What is the pathophysiology of diskitis?

Updated: May 13, 2020
  • Author: Alvin Marcovici, MD; Chief Editor: Jeffrey A Goldstein, MD  more...
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An infection does not ordinarily originate in the vertebra or disk space; rather, it typically spreads there from other sites via the bloodstream. Spinal arteries form two lateral anastomotic chains and one median anastomotic chain along the posterior surface of the vertebral bodies. The spinal arteries are the origins of the periosteal arteries, which in turn give rise to metaphyseal arteries.

In children, anastomoses between metaphyseal arteries are made by the intermetaphyseal arteries; however, in adults, the intermetaphyseal arteries degenerate, causing direct diffusion from the adjacent endplate to be the only source of nutrients for the disk. Septic emboli travelling through this arterial system enter the metaphyseal arteries, which have become end arteries in the adult, causing a large area of infarction. Infarction of the vertebral endplates is followed by localized infection that subsequently spreads through the vertebral body and into the poorly vascularized disk space. Infection can then spread to the epidural space or paraspinal soft tissues.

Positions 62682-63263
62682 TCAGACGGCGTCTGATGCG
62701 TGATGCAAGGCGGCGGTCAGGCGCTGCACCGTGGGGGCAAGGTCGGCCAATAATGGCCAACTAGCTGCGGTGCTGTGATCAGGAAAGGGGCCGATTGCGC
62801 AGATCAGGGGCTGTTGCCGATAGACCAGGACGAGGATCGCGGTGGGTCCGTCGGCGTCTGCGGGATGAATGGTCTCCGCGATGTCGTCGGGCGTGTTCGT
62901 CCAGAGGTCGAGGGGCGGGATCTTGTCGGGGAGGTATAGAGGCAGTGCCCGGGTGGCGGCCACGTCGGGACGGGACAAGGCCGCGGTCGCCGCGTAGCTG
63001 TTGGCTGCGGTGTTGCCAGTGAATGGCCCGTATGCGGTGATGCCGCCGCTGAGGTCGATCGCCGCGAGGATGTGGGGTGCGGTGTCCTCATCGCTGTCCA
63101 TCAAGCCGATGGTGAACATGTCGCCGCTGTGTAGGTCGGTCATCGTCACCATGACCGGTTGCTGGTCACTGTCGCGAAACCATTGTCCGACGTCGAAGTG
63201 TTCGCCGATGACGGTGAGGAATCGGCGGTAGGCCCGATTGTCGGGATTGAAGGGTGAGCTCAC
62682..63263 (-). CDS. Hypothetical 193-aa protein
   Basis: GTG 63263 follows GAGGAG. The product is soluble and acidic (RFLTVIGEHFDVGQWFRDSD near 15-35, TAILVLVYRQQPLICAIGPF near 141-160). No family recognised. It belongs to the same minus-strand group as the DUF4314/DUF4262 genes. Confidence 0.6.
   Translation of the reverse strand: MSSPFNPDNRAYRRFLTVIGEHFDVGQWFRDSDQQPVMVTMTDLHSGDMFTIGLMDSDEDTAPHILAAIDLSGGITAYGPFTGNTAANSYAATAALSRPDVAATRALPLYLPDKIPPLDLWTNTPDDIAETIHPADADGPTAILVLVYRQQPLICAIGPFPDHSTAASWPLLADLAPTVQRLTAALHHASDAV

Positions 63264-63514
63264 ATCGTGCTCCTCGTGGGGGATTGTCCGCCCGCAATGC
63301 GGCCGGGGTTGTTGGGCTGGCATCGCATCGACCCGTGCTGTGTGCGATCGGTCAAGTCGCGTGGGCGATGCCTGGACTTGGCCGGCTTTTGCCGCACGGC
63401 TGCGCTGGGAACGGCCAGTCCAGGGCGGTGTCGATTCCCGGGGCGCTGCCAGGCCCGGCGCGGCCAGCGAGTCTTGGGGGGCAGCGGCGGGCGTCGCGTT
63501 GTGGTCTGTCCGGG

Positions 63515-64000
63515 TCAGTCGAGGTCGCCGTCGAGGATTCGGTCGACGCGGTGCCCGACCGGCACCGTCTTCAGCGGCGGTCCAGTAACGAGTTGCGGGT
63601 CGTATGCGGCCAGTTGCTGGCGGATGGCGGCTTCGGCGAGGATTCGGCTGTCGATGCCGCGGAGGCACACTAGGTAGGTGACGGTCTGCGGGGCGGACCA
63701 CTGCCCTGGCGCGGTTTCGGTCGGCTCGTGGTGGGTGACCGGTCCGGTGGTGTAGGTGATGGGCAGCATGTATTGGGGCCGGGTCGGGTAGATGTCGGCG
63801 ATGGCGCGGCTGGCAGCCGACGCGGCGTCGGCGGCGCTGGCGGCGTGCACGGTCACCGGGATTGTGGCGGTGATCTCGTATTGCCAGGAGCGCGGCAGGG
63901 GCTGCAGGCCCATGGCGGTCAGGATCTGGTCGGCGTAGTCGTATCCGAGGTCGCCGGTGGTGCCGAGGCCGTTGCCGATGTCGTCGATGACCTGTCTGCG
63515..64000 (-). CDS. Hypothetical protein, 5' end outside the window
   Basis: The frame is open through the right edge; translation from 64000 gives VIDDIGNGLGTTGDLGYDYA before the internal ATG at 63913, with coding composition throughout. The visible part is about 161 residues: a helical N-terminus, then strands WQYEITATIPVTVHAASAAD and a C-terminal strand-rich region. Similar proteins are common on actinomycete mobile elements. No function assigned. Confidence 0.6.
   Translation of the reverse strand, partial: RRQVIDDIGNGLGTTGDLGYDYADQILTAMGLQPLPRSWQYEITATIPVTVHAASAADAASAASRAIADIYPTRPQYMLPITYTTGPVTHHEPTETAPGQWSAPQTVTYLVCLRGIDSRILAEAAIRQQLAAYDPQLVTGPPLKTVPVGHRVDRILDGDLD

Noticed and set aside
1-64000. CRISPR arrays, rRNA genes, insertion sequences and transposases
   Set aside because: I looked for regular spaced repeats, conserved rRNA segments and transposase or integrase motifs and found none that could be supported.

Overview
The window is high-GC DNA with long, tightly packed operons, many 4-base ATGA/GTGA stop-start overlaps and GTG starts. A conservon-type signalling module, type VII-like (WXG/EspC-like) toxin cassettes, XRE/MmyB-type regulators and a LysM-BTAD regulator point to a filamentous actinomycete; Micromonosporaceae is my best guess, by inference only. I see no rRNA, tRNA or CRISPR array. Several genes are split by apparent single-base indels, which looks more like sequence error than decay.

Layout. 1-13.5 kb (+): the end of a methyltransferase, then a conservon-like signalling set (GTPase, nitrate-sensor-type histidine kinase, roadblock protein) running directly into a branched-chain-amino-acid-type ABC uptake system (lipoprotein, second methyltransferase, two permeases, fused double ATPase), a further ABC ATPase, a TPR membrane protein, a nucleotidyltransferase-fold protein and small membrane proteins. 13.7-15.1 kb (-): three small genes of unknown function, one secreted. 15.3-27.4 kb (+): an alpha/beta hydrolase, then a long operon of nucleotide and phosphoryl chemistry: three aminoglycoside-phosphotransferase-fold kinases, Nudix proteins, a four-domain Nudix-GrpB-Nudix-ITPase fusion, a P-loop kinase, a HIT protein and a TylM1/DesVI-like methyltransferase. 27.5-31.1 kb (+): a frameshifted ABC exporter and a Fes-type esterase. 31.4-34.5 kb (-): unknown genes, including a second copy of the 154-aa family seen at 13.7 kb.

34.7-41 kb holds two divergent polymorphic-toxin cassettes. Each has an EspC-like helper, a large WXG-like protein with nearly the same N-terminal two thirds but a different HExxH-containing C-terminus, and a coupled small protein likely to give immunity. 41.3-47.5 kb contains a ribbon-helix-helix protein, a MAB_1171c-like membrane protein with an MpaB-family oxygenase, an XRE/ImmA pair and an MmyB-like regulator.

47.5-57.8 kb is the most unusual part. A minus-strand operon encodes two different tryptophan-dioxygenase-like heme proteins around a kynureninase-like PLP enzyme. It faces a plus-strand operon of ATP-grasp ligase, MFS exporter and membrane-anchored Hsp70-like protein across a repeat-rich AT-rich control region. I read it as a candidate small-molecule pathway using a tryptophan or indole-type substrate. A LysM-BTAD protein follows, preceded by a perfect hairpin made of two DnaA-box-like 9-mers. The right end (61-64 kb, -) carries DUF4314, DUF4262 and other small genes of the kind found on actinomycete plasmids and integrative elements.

The other anastomotic vascular system of the spine is the venous system. The venous system of the spine, like the arterial system, forms an anastomotic plexus (Batson plexus) in the epidural space. This plexus drains each segmental level and is continuous with the pelvic veins. Retrograde flow through this plexus during periods of high intra-abdominal pressure has been postulated to allow the spread of infection from the pelvic organs.

Support for this hypothesis comes from the observation that pelvic disease is one of the most common primary sites of infection in patients with diskitis. Other authors take issue with this hypothesis, citing animal studies that show retrograde flow through the epidural venous plexus only at extremely high intra-abdominal pressures that are not physiologic.

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